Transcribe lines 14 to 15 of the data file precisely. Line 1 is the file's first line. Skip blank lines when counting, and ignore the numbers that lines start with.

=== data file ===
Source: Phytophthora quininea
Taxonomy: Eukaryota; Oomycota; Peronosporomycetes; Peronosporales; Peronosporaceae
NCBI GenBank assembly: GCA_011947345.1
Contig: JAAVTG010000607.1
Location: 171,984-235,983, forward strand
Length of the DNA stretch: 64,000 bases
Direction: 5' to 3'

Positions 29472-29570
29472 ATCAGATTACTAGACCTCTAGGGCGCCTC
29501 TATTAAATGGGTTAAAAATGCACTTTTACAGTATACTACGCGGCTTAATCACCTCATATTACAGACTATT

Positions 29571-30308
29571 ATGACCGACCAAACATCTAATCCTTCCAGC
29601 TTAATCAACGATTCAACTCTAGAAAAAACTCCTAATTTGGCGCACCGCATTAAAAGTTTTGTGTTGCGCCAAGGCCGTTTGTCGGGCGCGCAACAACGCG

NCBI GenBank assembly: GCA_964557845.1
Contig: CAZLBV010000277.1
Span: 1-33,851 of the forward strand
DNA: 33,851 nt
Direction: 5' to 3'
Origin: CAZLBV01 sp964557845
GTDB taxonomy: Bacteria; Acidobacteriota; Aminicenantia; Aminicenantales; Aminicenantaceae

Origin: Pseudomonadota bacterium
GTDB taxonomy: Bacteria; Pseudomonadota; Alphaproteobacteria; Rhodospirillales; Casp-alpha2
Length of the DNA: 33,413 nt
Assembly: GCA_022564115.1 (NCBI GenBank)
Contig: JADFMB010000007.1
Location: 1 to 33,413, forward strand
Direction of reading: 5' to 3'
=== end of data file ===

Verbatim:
NCBI GenBank assembly: GCA_964557845.1
Contig: CAZLBV010000277.1